This season: 46-30-6 record (2-4 in playoffs).
The good: In terms of drafting the development of young players, Lombardi’s tenure has been a success. He has brought in players such as Drew Doughty, Alec Martinez, Jonathan Bernier, Kyle Clifford, Trevor Lewis and Oscar Moller, as well as developing players such as Anze Kopitar and Jonathan Quick (picks made late in the Dave Taylor era) and Jack Johnson. In essence, Lombardi is doing exactly what he said he would, rebuild the team from the back end first. The Kings’ goaltending and defense is fully constructed and would appear to be in strong shape for years to come, and players such as Brayden Schenn and Andrei Loktionov appear ready to boost the forward ranks.
The bad: Over the past five years, Lombardi has done little to change the “book” on him, that he’s great at drafting and developing but shaky in terms of trades and free agents. To be certain, acquisitions such as Justin Williams, Michal Handzus, Willie Mitchell, Rob Scuderi and Matt Greene have proven to be solid. So are Jarret Stoll and Ryan Smyth, but they’re also being paid a large amount of money for secondary roles. By the end of the season, Alexei Ponikarovsky was a $3-million fourth-line winger. Then there’s Dustin Penner. Unless Penner turns things around next season, the most significant trade of the Lombardi era is going to go down as a flop.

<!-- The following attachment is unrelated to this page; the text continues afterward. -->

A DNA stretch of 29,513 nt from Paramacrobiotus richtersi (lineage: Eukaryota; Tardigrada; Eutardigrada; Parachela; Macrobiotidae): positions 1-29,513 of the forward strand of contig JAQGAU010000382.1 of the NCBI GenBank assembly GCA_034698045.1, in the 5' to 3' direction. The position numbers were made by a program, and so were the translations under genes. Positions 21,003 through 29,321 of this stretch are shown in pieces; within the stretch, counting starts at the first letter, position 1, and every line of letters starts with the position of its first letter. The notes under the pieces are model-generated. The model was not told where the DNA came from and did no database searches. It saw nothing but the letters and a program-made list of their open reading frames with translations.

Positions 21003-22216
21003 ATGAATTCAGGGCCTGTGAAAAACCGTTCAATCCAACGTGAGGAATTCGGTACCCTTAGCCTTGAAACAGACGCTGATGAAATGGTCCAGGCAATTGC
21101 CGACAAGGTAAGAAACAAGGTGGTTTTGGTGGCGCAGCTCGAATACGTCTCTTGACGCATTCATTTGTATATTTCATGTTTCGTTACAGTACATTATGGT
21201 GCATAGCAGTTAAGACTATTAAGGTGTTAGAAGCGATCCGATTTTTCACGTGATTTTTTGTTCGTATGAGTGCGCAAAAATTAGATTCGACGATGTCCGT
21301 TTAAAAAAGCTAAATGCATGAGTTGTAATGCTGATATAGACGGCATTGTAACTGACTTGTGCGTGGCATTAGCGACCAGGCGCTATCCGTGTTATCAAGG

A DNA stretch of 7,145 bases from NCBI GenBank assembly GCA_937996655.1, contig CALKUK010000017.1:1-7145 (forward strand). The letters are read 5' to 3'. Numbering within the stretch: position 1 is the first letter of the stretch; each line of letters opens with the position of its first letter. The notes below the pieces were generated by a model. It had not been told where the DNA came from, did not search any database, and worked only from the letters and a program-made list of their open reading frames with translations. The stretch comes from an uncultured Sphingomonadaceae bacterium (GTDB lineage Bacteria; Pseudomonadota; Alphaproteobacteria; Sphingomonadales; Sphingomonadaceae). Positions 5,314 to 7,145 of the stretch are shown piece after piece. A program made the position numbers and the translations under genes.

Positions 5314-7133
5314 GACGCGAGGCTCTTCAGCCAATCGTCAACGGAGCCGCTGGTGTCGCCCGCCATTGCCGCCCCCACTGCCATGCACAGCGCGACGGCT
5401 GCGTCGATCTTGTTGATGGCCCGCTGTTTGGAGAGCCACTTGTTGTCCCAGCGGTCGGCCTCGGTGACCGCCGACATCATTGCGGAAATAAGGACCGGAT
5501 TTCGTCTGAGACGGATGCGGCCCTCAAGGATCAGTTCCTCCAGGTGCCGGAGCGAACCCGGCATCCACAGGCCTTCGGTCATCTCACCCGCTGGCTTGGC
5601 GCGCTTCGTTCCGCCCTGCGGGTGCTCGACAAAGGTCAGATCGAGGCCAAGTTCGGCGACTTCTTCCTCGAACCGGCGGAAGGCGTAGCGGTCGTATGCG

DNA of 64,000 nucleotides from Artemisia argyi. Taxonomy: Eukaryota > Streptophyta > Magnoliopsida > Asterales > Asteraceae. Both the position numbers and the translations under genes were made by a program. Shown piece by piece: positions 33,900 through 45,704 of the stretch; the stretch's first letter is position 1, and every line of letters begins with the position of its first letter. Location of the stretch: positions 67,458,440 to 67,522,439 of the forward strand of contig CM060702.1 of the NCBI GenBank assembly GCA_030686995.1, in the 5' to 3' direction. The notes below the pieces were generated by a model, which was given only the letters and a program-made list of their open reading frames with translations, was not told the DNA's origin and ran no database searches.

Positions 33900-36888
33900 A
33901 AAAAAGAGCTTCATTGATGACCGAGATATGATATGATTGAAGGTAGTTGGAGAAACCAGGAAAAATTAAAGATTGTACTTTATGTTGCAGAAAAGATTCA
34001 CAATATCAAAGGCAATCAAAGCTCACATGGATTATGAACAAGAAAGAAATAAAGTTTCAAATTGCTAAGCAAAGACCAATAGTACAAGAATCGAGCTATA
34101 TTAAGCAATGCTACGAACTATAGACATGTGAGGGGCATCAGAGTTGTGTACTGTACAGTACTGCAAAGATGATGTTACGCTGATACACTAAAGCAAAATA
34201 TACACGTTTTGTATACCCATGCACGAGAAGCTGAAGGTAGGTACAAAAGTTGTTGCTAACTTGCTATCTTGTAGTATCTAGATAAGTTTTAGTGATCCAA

Going forward: When does it all pay off? The 2011-12 season will be Lombardi’s sixth season, and while back-to-back playoff appearances certainly constitutes progress, more is expected than sixth- or seventh-place finishes in the Western Conference and first-round playoff losses. To be certain, Lombardi understands this. In order for the Kings to take another step forward, some of Lombardi’s prospects at forward must start to contribute at the NHL level, the Penner trade must work out and, perhaps, Lombardi must make another move for scoring help.